Energy firms turning away from green investment in UK – report

British energy firms are turning away from investing in the UK and into other markets more supportive of their sustainability goals, an investment group has warned.

The UK Sustainable Investment and Finance Association (UKSIF), which brings together more than 300 members with about £19 trillion in global assets under management, said the UK is falling behind other governments in the race to become the most investible market for low-carbon energy.

As part of a report released on Monday, UKSIF surveyed 100 business decision-makers in the UK energy sector representing £700 billion in turnover on current decarbonisation challenges.

It found 63% of British firms have moved or plan to move investments out of the UK to a more supportive market.

Nearly nine in ten (87%) of UK energy businesses agreed changes to policy are essential to make the UK an attractive investment location for green energy, the poll suggested.

It also found 81% of large UK energy companies agree the UK is falling behind other countries.

In the report, UKSIF cited research from EY’s renewable energy country attractiveness index, which saw the UK drop from fourth to seventh place in 2023.

“At a time when the race to attract green finance is fiercer than ever, to be the only country that dropped in the top ten rankings (except for the Netherlands who moved from ninth to tenth) should act
as a stark warning for British policymakers,” it noted.

UKSIF said favourable policies could potentially unlock £115 billion in investment in the UK energy sector, with 96% of surveyed companies saying they would increase investment into either existing or new green projects in the UK.

The association said it has been working with its members to consider the measures needed to unlock the private capital, outlining three policy areas.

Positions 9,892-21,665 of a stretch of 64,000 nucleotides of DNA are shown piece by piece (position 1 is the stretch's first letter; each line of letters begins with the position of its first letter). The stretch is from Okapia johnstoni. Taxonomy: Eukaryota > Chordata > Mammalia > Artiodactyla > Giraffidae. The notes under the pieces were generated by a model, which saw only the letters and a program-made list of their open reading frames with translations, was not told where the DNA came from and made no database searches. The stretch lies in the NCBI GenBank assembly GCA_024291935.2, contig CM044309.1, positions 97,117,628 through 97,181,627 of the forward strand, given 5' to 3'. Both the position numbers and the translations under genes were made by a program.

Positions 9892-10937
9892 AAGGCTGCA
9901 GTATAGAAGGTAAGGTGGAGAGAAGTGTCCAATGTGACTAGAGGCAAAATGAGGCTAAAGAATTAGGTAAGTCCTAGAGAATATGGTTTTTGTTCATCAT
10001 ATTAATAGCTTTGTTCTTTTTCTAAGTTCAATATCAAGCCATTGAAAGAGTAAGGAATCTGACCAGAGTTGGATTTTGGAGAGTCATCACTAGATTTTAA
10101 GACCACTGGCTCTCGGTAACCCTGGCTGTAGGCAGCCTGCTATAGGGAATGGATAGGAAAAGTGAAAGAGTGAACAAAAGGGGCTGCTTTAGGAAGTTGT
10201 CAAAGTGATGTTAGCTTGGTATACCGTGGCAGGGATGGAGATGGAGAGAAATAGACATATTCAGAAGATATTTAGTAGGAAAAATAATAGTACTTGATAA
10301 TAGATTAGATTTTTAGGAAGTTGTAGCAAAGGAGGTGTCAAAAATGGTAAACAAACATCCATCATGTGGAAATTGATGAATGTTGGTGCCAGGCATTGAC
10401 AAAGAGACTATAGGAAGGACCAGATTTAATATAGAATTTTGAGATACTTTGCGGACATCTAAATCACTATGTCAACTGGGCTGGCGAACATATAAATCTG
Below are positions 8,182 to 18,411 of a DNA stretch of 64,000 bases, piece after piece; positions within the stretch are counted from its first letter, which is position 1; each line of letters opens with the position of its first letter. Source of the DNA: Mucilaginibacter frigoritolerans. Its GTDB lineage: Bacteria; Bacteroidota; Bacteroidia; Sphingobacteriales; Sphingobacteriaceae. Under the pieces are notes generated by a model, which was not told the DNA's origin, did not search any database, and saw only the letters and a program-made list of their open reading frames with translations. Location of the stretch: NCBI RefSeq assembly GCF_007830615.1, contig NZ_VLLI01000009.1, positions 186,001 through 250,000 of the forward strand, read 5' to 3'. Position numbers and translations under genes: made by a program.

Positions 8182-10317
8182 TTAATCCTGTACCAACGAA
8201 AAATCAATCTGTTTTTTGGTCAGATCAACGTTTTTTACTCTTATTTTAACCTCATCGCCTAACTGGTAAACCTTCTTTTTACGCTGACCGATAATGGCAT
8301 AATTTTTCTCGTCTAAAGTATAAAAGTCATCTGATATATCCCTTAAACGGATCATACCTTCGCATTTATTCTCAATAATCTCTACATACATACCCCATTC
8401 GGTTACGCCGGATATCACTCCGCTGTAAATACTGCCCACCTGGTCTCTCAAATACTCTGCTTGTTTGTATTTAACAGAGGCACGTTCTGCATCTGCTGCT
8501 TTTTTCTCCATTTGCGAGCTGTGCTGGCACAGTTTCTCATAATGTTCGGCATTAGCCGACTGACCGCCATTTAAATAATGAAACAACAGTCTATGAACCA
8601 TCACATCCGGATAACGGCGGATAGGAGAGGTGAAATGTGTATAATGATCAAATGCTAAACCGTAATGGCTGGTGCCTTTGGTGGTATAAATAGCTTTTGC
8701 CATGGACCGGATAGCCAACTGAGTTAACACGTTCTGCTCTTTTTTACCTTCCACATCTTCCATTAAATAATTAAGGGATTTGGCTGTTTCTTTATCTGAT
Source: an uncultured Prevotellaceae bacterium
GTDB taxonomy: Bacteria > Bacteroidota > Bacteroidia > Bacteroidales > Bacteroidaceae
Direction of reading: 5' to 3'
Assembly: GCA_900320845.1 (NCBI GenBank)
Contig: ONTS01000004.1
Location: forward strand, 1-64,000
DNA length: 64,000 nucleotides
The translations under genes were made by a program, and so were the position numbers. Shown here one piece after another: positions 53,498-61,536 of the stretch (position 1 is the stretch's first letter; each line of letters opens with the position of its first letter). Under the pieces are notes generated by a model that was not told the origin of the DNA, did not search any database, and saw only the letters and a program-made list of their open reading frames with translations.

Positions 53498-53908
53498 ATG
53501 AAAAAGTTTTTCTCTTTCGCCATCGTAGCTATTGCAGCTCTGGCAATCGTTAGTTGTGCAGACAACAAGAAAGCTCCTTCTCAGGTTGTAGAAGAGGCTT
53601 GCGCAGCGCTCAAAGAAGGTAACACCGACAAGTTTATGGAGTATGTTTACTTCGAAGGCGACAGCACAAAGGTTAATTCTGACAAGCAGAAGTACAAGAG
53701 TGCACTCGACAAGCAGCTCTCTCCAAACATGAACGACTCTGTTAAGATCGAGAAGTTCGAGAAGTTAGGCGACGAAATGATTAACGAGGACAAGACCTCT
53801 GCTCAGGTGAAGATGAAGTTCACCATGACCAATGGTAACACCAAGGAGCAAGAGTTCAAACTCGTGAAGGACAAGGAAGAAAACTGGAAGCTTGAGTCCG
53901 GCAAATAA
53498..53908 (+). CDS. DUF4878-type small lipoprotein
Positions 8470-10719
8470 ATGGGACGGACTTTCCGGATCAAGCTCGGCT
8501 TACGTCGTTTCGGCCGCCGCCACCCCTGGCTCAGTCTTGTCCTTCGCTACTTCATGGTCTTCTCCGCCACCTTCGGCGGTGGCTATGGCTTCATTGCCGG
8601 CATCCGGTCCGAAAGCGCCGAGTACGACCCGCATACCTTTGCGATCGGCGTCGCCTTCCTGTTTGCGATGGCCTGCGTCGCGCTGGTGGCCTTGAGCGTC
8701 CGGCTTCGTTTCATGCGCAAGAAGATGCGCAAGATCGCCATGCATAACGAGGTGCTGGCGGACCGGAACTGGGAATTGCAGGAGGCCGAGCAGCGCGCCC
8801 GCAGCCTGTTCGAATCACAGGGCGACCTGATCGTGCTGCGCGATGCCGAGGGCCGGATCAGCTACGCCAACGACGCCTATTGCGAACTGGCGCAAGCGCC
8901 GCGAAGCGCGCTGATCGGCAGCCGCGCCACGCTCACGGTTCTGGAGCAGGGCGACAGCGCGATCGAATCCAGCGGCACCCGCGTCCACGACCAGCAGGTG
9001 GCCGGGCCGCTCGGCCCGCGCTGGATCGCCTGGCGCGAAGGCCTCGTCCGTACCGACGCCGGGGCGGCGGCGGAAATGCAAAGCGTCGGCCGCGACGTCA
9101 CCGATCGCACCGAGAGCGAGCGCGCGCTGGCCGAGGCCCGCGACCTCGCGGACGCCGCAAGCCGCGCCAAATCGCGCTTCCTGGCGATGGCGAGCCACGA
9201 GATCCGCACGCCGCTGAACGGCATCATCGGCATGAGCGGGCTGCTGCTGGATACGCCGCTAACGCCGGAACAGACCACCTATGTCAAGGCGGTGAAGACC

These include doing more to overhaul “the arcane and cumbersome planning and consenting rules” facing developers when trying to get a project approved.

UKSIF said the UK also needs to invest in its energy grid, saying the lack of capacity and the lengthy timeframes to connect to it are a massive deterrence for investors.

Britain should also reform energy pricing mechanisms to long-term investment in UK low carbon power capacity and ensure renewable supply chains are scaled up significantly by reforming the parameters of the Contracts for Difference auction process, it added.

James Alexander, chief executive at UKSIF, said: “An international race is under way between countries to become the most investible market for green energy and, currently, the UK is taking its leading position for granted.

“Multiple decades of arcane and archaic planning rules are putting the UK energy transition in great jeopardy.

“We are calling for practical and cost-effective measures that will advance the transition to a green economy and bring direct benefits to both consumers and the UK economy.

“Not only do we see no excuses not to accelerate these, failure to do so limits the UK’s growth potential, will continue to cause costs to consumers and threatens the UK’s position as a world leader in green finance and the undisputed financier of the net zero transition.”

Emma Pinchbeck, chief executive at Energy UK, which has echoed similar calls, said: “Reaching net zero will require an estimated five-fold increase in current investment levels by 2030 – and around two-thirds of this will come from the private sector.

“This will only happen if investors have the confidence and the right environment to justify committing funding to the UK over the long term.”

A Department for Energy Security and Net Zero spokesperson said: “We have a clear strategy to boost UK industry and reach net zero – with over 80,000 green jobs being supported or in the pipeline since 2020, and over £200 billion in public and private low carbon investment since 2010.

“We are working closely with the private sector on strategic investment – since September alone we’ve attracted nearly £30 billion for projects including renewables production, grid capacity and heat pump manufacturing.

“This is combined with the biggest reforms to the grid since the 1950s – halving the time it takes to build networks – and extra support for UK renewable energy projects, boosting the sustainability of their supply chains.”